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After the outcry over the Echos and amid rising antisemitism in Germany, the publisher hopes to snuff out hatred in schools with a €100,000 music biz-led initiative
By Jon Chapple on 15 Jun 2018
German music publishing and rights management outfit BMG has initiated a new campaign aimed at combatting antisemitism and hate speech in schools.
The campaign launched at Berlin’s Zoo Palast cinema on Wednesday, where Holocaust survivor Ben Lesser talked about his experience in the Nazi concentration camps, and director Emanuel Rotstein screened his film Die Befreier (The Liberators). At the end of the launch event, Lesser asked the audience to hold hands and repeat after him three times, “Nie wieder” (“Never again”).
BMG’s intervention follows the cancellation in April of the Echo Music Prize – the German recording industry’s highest accolade, equivalent to the Grammys or Brits – following worldwide criticism of the jury’s decision to hand the 2018 award for best hip-hop/urban album to rappers Farid Bang and Kollegah for 2017’s Jung, brutal, gutaussehend 3. The album includes a song, ‘0815’, where the two rap about their bodies being “more defined than Auschwitz prisoners,” while another line says they’re planning “another Holocaust, coming with a molotov”.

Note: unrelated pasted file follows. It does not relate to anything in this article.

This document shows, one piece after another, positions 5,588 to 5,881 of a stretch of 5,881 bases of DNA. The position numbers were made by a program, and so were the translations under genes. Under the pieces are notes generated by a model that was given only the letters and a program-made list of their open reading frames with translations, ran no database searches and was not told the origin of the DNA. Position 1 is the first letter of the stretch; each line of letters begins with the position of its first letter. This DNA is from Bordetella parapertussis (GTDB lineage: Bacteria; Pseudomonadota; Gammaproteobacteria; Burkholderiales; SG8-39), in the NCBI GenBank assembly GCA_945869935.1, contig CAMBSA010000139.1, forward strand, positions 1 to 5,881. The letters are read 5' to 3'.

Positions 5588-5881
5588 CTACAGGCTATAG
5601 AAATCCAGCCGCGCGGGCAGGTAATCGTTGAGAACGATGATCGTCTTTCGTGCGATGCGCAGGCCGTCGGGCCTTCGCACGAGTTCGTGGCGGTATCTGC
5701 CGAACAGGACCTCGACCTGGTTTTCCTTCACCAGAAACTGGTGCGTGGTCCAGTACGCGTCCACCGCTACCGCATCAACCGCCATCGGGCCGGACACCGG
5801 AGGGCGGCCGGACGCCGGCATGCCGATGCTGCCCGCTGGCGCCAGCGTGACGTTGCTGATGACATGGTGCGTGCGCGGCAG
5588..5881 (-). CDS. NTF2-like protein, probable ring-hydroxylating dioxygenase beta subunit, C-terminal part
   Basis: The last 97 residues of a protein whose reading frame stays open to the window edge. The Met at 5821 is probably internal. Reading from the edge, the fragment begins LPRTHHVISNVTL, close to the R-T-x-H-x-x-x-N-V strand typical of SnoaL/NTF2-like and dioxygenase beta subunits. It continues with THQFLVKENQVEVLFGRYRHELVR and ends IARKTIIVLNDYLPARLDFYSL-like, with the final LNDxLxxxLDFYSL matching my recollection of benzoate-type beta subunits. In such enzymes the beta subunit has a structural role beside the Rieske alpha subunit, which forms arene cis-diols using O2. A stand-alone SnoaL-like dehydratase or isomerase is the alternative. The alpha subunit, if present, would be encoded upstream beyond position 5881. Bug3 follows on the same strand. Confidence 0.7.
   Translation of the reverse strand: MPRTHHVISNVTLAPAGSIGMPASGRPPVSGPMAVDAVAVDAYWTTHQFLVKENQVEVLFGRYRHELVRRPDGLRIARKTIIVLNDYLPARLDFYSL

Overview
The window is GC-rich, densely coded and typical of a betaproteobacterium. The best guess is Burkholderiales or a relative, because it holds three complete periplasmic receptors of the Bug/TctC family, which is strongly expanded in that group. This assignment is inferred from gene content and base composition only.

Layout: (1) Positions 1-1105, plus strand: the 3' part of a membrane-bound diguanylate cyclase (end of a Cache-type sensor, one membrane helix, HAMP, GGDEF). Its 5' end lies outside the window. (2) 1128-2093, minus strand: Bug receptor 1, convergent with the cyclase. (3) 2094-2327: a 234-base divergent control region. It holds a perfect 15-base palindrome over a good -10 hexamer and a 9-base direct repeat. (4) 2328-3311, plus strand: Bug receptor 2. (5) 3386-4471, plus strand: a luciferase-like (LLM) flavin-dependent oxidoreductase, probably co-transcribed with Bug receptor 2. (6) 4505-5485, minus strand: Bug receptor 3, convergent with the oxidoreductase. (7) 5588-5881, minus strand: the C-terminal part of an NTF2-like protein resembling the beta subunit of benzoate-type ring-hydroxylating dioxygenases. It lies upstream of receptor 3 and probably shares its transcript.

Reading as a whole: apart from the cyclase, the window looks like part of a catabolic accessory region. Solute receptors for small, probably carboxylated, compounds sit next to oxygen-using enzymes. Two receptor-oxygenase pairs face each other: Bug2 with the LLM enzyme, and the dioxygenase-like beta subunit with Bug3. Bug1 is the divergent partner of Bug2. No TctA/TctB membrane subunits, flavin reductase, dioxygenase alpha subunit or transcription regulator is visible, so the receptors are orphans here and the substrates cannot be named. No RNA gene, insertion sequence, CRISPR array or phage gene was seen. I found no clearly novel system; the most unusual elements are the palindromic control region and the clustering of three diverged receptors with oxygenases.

Commenting on the awards’ axing, organiser BVMI said the Echos had, by their association with the rappers, been tainted with “antisemitism, contempt for women, homophobia and the promotion of violence” and had to be brought to an end. Sister prize Echo Jazz was also cancelled the following month.
“We have been heartened by the incredibly positive reaction”
BMG – which severed its ties with Farid Bang and Kollegah as a result of the controversy – has committed an initial €100,000 to the campaign, which is to focus on music-related projects, and has appointed a full-time campaign coordinator to oversee the initiative.
Lala Süsskind, chairwoman of the Jewish Forum for Democracy and Against Anti-Semitism (JFDA) and former chairwoman of the Jewish Community of Berlin, comments: “This was a very meaningful event. It was incredible to see the impact of Mr Lesser’s words on the schoolchildren.
“I applaud efforts to engage young people in the battle against antisemitism, and I commend the idea of a music industry led campaign to communicate with young people in the language they understand.”
“We have been heartened by the incredibly positive reaction,” adds BMG’s general counsel, Ama Walton. “The initiative will combine several elements and will set an important example against antisemitism and hate.”
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